A variety of circumstances might require you to temporarily take your class online with minimal notice. A primary challenge during a campus disruption is whether students have access to computers, as anyone needing a campus computer lab may be unable to access necessary technologies. A secondary challenge is your readiness to make that shift to online instruction quickly.
The resources listed here provide multiple options for keeping your class running—likely more than any one instructor could use. In order to make your course run smoothly during this time, focus on the most basic elements you need to put in place to meet your short-term instructional objectives. If the situation continues, you can augment those basic activities, finding ways to meet longer-term objectives online as well. Having a preliminary plan in place and taking steps now will pay off hugely in the event of a campus closure or other instructional disruption.
Key Steps in Assuring Instructional Continuity
Check with your department. Your department may issue more details about the situation and guidelines about their expectations for classes.
Communicate with your students right away. Even if you don't have a formal plan in place, communicate with your students as soon as possible, informing them that changes are coming and what your expectations are for checking email or Moodle.
Consider realistic goals for continuing instruction. What do you think you can realistically accomplish during this time period? Can you maintain your original syllabus and schedule?
Review your course schedule to determine priorities. Identify your priorities during the disruption—providing lectures, structuring new opportunities for discussion or group work, collecting assignments, etc.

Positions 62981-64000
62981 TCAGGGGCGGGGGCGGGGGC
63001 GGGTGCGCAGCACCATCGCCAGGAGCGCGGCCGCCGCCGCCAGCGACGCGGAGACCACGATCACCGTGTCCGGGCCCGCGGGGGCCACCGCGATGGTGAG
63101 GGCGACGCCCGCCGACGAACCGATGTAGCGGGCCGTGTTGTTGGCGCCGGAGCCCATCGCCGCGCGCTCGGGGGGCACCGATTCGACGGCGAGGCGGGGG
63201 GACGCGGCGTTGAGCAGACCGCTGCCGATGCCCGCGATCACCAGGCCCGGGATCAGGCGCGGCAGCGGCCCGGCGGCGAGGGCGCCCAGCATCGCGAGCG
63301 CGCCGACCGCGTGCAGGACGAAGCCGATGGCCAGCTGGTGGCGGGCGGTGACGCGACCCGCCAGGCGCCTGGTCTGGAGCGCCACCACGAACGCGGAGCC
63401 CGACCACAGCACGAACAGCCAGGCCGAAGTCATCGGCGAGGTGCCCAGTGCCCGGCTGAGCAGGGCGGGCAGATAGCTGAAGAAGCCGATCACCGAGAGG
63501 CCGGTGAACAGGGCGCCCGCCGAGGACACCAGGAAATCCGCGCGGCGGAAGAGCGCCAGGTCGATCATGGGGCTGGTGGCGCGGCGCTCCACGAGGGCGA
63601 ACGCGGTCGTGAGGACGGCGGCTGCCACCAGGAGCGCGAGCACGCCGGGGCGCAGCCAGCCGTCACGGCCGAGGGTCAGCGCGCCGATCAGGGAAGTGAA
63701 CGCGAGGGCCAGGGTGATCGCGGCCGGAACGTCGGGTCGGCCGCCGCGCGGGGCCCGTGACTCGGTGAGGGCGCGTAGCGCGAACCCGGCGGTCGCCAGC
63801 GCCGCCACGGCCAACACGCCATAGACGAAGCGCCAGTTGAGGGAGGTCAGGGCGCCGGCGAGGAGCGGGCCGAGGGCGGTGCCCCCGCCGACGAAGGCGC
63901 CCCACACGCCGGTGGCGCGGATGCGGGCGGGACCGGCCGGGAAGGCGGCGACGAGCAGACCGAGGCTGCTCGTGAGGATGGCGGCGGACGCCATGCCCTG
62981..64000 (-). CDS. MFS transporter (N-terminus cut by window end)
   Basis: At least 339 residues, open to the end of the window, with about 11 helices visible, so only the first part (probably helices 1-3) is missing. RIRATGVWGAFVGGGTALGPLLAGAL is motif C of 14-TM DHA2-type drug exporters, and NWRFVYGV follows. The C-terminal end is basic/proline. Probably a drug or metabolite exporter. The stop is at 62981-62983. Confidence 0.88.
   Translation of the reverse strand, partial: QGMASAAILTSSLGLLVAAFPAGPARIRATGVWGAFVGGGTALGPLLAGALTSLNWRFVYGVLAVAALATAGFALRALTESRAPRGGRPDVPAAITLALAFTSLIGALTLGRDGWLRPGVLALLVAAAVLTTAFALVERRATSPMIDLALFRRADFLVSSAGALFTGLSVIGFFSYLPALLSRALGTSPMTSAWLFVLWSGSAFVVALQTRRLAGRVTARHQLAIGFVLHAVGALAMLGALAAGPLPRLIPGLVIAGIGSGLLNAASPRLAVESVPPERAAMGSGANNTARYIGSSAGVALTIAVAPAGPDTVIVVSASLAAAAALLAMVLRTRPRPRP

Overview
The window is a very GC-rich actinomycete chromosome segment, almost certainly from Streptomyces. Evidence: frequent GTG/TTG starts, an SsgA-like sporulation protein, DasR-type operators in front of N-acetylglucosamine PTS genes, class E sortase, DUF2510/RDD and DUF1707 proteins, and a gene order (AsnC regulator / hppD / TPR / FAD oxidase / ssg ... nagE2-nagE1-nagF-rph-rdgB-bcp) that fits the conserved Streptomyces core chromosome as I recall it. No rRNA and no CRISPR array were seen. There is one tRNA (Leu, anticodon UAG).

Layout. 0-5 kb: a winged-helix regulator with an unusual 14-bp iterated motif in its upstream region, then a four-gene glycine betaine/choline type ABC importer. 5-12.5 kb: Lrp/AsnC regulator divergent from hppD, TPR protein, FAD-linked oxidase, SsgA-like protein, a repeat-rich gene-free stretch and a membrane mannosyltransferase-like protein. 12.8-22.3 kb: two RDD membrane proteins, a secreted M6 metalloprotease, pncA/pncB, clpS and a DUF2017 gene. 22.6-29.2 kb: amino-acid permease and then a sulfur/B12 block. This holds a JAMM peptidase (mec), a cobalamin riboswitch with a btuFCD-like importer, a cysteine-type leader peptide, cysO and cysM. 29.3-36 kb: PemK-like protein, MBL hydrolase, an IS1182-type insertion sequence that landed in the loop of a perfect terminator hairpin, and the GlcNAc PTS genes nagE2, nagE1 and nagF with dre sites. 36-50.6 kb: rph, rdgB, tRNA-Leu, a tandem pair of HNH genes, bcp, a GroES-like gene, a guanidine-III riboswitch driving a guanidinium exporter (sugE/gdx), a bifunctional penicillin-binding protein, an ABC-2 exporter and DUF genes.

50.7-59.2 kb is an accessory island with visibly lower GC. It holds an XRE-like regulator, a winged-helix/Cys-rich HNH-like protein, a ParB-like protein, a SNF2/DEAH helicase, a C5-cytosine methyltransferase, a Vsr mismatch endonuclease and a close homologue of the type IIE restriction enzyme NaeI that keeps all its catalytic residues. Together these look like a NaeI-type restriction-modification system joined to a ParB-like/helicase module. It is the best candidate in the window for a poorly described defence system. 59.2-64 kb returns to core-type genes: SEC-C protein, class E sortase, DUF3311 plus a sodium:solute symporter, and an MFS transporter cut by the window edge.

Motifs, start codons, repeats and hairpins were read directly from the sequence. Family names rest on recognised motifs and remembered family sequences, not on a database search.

Review your syllabus for elements that must be adjusted. What will have to temporarily change in your syllabus (policies, due dates, assignments, etc.)? Since students will also be thrown off by the changes, they will appreciate details as soon as you can provide them.
Choose tools and approaches familiar to you and your students. Try to rely on tools and workflows that are familiar to you and your students, and roll out new tools only when absolutely necessary.
Technology Options to Consider
There are many technologies available to support remote teaching. This list provides an overview of popular options that are supported by SOU and links to support documentation. If you are not currently using Moodle, check out these basic steps for Getting Started in Moodle. You can also self-enroll in Mastering Moodle, our faculty resource course that demonstrates many activities and resources and/or Moodle Support Theater featuring many how-to videos on creating and using Moodle tools. (Note: If you are not already logged into Moodle, be sure to scroll down below the Raider Hawk to access the SOU Account Login link.) See additional technology resources offered by SOU Information Technology.
- Zoom has lifted the 40-minute meeting limit for basic accounts. All users will be able to meet with any number of users for an unlimited period (well, up to 24 hours at a stretch!). There is no need for anyone to request a Pro account at this time.
- SOU Information Technology has acquired a number of webcams and headsets for faculty use. For information and support regarding computing hardware, file storage or internet access, see IT's resources for connecting remotely.